Looks great, but I'm not sure what you meant by "cut the power". Do you mean disconnecting the old phone line at the outside telephone interface? Or the line voltage in your house? I can't tell from the photos; is there a black (or red) hot wire and white neutral wire, or just telephone wires? I'm used to seeing gray ones. It would be important to make clear to other readers that a junction box with live line voltage wires (not dead phone wires) must be accessible (i.e. with a blank cover plate) and must NOT be covered with drywall or otherwise permanently enclosed, and wire ends capped.


Wednesday 4th of August 2021

Hi, so this comment is a little all over, but overall, we said turn off the power because we didn't know at the time what all was behind there. There were no live power wires that needed to be accessible after the fact. We wrapped electrical tape around the dead phone wire, just to be safe.


Monday 15th of February 2021

I removed phone, stuffed wires in and patched. It looks great but our other lines don’t work. Is this because of what I did or another problem?


Monday 15th of February 2021

Hmmm, I'm not sure why they would be related, however I'm not a phone line guy. Our house only had the one phone line and I just wrapped it up and put it in the hole with no issues.


Thursday 4th of April 2019


I would like a wall pass-through where the phone jack resides. Is this possible?


Thursday 4th of April 2019

Hey Donna! It's certainly possible, but you'll have to do this a little differently. You're going to need to remove the whole box (as you'll be removing a section of wall) and you'll need to just drop the phone line down into the wall when you've cut it all open.


Friday 17th of November 2017

Hi! I'm a little confused about how you "cut" the wires??? Is a phone wire like an electrical wire, with a charge? What do you cut and do I need to turn anything off to do it?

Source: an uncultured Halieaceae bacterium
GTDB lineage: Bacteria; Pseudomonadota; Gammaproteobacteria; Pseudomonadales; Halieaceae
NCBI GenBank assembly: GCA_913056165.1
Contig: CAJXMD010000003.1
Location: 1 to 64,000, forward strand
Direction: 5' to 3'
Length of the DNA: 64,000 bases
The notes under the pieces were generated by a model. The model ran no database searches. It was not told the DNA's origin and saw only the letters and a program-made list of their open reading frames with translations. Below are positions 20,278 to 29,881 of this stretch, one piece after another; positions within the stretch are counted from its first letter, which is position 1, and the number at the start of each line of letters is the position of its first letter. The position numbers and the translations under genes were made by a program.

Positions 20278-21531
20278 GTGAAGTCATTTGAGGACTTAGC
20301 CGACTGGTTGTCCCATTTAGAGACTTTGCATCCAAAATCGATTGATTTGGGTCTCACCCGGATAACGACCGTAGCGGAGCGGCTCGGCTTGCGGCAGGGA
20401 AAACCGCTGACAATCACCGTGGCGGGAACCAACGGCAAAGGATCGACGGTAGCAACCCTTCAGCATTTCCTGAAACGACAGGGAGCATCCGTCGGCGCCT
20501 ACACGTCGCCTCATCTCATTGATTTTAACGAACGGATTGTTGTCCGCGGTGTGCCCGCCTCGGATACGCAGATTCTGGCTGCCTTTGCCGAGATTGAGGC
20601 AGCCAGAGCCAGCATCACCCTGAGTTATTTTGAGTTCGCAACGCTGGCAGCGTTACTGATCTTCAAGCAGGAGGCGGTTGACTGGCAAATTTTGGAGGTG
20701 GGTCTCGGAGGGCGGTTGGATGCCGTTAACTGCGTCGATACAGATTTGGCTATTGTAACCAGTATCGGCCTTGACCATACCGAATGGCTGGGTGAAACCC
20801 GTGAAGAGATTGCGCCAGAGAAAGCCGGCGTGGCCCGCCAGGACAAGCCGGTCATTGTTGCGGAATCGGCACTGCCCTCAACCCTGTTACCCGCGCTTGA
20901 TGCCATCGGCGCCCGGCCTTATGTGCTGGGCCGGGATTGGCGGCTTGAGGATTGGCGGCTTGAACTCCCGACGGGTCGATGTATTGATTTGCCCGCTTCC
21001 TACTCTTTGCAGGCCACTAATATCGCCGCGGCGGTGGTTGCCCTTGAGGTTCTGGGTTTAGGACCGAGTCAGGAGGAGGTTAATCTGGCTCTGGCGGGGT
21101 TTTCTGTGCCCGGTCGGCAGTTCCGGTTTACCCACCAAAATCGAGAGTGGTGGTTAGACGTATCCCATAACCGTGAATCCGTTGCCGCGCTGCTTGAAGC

Monday 20th of November 2017

Hi Amanda! We don't have phone service in our house so I didn't even address this but no it doesn't have a charge. Still, best practice is to wrap the ends of any exposed wires with electrical tape. :) Good luck!


Friday 10th of November 2017

Hi Sean!

Thanks for the helpful information! My situation is a little different. I have an older home, built in the late '50s and the old telephone jacks in the bedrooms are causing the issue. The phone cable is very low on the wall, only about 1 - 1 1/2 inches from the floor and the wires come straight out of a small hole (only big enough for the wires). I really doubt there is an electrical box behind the drywall. So I don't believe the electrical tape and tucking would work/be safe in this scenario. The length of the wire is not long enough to just raise the phone boxes above the new base board plus I would REALLY like to just eliminate them all together. How can I safely remove/hide these cables to finish the base board? I appreciate your help, thanks!


Monday 13th of November 2017

That is a very interesting situation. So you're saying that the phone line and the power line for the phone are just coming straight through the drywall? I personally don't think it would be an issue to just heavily wrap them in electrical tape and push them in, but that would be what you are comfortable with. Conversely, if you're going to cover with baseboard, you could just wrap them in electrical tape and hide them behind the baseboard. If they are wrapped, you shouldn't have any issues.